As of Wednesday, at least three possible cases of swine flu, also known as influenza A H1N1, have been identified in Connecticut.
Connecticut Gov. M. Jodi Rell has requested 134,00 doses of antiviral medication from the Centers for Disease Control and Prevention, which is about 25 percent of the state’s share of the national stockpile. At present, the state has over 11,000 doses on hand. On the governor’s orders, the Connecticut Department of Health plans to distribute 10,000 treatment courses of antiviral medication to the state’s acute-care hospitals.
At Yale, University officials are urging caution. Administrators are not only preparing for a potential outbreak on campus, but also considering limiting students’ foreign travel.
“We are now responding in a concerted and expansive way to make sure that we are responsive to the challenges being presented today,” University Vice President and Secretary Linda Lorimer said in an interview Monday.
She added that the University’s current plan for swine flu is based on its preparations over the past two years for a possible bird flu outbreak. Although the challenges swine flu presents are not insignificant, she said, they are decidedly less severe than those an outbreak of bird flu would have presented.
Officials at Undergraduate Career Services said they will announce next week whether summer study programs and internships requiring Elis to travel abroad will be delayed or canceled.
UCS Director Philip Jones said the concern is twofold. On the one hand, UCS is wary of sending students to highly infected countries such as Mexico. On the other hand, he said, some countries may not accept students coming from countries where swine flu has been detected, such as the United States.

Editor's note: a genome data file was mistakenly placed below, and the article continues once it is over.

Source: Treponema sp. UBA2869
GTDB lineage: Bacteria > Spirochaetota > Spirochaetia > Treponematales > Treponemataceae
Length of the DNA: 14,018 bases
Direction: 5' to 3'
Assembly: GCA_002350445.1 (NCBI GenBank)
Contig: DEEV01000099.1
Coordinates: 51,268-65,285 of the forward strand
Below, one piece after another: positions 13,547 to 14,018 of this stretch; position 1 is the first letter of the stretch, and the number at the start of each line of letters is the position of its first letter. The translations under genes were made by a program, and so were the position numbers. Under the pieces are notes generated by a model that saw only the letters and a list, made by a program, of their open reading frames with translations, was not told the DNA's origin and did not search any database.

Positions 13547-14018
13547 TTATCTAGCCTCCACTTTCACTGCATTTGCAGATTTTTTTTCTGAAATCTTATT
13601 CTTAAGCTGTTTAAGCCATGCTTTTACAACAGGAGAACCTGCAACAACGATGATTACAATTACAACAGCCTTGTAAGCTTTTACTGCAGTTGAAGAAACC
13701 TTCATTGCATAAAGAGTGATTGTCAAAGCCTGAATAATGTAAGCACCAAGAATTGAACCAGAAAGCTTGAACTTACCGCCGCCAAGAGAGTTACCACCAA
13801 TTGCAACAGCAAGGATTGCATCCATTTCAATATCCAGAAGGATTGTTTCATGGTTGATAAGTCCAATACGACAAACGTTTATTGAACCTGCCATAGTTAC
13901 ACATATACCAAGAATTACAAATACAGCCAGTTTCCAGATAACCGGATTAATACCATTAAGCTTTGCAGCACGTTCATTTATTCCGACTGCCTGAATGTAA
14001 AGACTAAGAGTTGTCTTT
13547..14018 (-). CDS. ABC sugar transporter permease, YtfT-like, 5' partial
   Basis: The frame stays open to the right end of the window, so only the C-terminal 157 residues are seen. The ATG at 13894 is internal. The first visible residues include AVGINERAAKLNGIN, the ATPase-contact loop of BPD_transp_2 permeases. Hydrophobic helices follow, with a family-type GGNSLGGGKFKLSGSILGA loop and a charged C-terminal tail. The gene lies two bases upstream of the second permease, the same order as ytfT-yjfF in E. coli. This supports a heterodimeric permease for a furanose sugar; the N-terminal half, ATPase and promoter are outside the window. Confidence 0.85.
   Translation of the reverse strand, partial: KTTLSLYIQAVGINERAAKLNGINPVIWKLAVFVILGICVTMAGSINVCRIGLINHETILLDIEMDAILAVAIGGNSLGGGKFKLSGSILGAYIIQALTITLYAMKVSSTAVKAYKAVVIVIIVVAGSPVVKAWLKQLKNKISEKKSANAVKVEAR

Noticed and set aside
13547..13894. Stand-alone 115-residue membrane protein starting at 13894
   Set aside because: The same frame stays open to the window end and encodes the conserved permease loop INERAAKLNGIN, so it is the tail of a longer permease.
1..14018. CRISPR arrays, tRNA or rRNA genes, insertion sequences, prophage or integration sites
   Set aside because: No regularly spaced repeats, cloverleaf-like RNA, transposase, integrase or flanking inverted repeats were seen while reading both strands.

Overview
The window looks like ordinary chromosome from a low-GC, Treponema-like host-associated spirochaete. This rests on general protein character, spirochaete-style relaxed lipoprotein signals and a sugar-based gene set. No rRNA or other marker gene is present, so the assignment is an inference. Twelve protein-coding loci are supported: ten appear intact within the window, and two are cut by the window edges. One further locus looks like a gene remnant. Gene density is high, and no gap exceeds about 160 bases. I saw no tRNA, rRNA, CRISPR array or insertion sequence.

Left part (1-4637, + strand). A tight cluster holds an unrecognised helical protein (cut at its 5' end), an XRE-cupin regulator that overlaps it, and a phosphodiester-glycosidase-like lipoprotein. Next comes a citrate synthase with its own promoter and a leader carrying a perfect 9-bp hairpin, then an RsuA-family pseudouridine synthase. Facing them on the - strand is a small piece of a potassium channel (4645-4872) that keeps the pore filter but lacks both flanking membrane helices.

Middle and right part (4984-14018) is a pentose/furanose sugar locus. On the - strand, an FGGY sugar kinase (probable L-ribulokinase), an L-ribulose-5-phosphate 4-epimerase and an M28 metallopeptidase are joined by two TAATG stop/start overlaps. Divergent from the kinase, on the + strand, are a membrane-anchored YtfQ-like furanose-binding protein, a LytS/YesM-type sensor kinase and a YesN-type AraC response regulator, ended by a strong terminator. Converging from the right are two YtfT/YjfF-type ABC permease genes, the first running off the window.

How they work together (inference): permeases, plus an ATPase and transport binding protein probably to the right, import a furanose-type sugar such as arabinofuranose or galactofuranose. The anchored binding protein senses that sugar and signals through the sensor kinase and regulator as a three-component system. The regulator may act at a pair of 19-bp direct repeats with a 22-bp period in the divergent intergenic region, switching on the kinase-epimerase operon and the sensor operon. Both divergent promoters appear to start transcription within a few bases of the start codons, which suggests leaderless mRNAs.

For now, however, Jones said the summer programs will continue as planned.
“Currently, it’s all still on,” he said, adding that plans are still “extremely fluid” and that the University, not UCS, will ultimately make the decision.
On Wednesday, the World Health Organization raised its global threat level to five, its second-highest level. The Centers for Disease Control reported Wednesday that the number of confirmed cases of swine flu in the United States had grown to 91.
In interviews Tuesday, five Yale epidemiology experts urged caution and good hygiene and said it is still too early to draw many firm conclusions on the virus, as it is still in its early stages.
“It’s a good time to do what mother told you: Wash your hands; cover your mouth if you sneeze; stay home if you’re sick,” said Louise Dembry, the hospital epidemiologist at Yale-New Haven Hospital. “Just be cautious, pay attention. Other than that, people shouldn’t change their current activities — other than going to Mexico.”
She added that individuals have to be prepared for the possibility it will become more widespread, though at the present the emergency room has not seen an increase in volume due to concerns about swine flu.
Jeffrey Kahn, associate research scientist of epidemiology and public health, said that while no cases of swine flu have been confirmed in Connecticut, he anticipates this will change.
“It would not surprise me if the disease begins to show up here,” he said. “The real question is how severe these cases are going to be.”
Schools in East Haddam and Wethersfield have been ordered closed for the second day today after community members who had recently traveled to Mexico began to exhibit flu-like symptoms. A public forum to address swine flu concerns will be held today at 10 a.m. at the Legislative Office Building in Hartford.
The Associated Press contributed reporting.